Finally, something often missed in debates such as this: we would see recognition of the role of the trade unions in reducing inequalities in the workplace and across society. In the coming weeks, Members from across this Chamber, including on the Government Benches, will have the opportunity to support the private Member’s Bill on fire and rehire introduced by my hon. Friend the Member for Brent North (Barry Gardiner). I can say with certainty than an effective system of collective bargaining across sectors of the economy will not cost the Chancellor a penny—he may even save a few pounds.

Research from the New Economics Foundation shows that modelling produced for one of its reports indicates that by the end of the year, without a change in Government policy, 32% of the UK population, or 21.4 million people, will be living below a socially acceptable living standard, as measured by the minimum income standard. That is a third of people in this country, and it is absolutely shameful. Numbers like that tell us that the time for tinkering around the edges is over. Inequality is not some vague concept; it has real consequences for communities such as mine. What is economics if not the allocation of wealth, power and resources? Opposition Members believe in a fairer, more equal and democratic distribution of all three.

Better Jobs and a Fair Deal at Work

Paula Barker Excerpts
Wednesday 12th May 2021

(3 years, 1 month ago)

Commons Chamber
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Paula Barker Portrait Paula Barker (Liverpool, Wavertree) (Lab) [V]
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Earlier this year, I engaged proactively with the Government on the plight of domiciliary care workers who are so often and routinely not paid for travel time between home visits. Ministers said that they recognised the scale of underpayment of the national minimum wage across sectors such as social care and childcare. They underlined their opposition to my Bill on the very basis that these issues would be tackled head-on by their own legislation, not mine, in the form of an employment Bill. So I must ask: where is the Bill?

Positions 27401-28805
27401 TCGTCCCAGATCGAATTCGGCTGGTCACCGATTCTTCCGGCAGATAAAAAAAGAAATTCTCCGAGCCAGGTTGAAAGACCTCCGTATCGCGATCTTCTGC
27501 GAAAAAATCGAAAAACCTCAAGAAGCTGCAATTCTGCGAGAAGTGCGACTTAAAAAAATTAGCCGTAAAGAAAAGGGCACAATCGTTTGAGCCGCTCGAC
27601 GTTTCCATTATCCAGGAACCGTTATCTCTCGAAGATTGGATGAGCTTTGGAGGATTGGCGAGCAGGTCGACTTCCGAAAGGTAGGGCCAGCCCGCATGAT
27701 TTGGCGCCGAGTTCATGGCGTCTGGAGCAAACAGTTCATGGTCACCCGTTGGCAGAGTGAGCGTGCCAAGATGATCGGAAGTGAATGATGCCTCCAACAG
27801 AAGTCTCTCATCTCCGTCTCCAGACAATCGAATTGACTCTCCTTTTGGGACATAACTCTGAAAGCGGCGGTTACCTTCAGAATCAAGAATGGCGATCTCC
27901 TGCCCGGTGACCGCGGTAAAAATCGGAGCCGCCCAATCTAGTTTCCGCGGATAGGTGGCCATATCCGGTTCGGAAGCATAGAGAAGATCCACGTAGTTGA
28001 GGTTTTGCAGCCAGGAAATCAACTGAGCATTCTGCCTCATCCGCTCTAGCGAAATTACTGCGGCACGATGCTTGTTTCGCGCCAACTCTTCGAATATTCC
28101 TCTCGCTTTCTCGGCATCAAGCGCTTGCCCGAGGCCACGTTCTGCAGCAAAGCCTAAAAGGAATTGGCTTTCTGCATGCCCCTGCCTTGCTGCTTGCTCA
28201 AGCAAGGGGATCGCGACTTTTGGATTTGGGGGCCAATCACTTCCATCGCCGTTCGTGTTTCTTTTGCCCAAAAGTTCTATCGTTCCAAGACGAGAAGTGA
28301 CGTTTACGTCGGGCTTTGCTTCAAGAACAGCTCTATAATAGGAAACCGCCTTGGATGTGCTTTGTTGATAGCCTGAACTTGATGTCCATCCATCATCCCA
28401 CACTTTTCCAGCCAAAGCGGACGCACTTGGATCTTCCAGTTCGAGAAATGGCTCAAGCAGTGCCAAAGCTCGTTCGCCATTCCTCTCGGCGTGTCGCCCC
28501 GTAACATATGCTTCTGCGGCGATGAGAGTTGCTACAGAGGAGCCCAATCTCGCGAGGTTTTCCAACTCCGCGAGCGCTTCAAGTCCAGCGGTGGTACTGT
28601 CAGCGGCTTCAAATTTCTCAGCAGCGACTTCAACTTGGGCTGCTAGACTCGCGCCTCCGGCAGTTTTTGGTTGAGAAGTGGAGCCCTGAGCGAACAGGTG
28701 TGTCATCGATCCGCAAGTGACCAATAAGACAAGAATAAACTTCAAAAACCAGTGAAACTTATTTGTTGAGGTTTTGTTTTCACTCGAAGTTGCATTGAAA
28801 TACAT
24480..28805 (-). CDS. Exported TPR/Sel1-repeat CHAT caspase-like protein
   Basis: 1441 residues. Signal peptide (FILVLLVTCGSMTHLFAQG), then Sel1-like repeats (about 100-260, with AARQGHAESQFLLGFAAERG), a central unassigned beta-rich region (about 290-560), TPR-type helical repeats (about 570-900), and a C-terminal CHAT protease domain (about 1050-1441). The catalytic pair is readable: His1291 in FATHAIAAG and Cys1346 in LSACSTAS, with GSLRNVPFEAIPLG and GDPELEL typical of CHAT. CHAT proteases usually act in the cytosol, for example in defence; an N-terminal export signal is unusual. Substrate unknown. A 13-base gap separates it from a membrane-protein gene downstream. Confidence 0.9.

The basis of my private Member’s Bill that never was was to secure beyond doubt that the lowest-paid would receive their full entitlement under the law. That was it—nothing more, nothing less. It was hardly a sweeping change. However, this small but significant change, which would have made a difference to hundreds of thousands of care workers across the country, was rejected on partisan lines.

This type of issue is one of the many that could have been addressed by the Government’s employment Bill—one that many Opposition Members expected to be on the parliamentary calendar during the coming autumn. So too could it have been an opportunity to address the many other inequalities that exist among the modern workforce. Young workers, for example, often find themselves at the mercy of low pay and precarious employment in sectors such as hospitality, the service sector and the wider gig economy.

As with many things, this is yet another example of the Government talking a big game, but when it comes to the crunch leaving our people wanting. Furlough will soon end, and HR departments will be pumping out redundancy notices. While the pandemic has ripped through our communities, with the economic shock waves to be felt for some time to come, too many bosses have used this moment in time—a moment of unrelenting human misery—as a smokescreen to mount an outright assault on their workers. So too could the Government have brought forward a commitment to end the practice of fire and rehire, the likes of which we saw most recently with British Gas, at the heart of any employment Bill.

Above all else, the Government talk their biggest game on levelling up, particularly for the regions of this country that have for far too long been left behind by the politics of austerity, deindustrialisation and the rampant privatisation of our public services. How can they look my constituents in the face, asking them to take their levelling-up agenda seriously, when too many in our great northern towns and cities remain at the sharp end of the labour market? Without a genuine and meaningful offer to workers, there will be no levelling up, only words and empty slogans, and it is my people—my constituents—who will pay the price.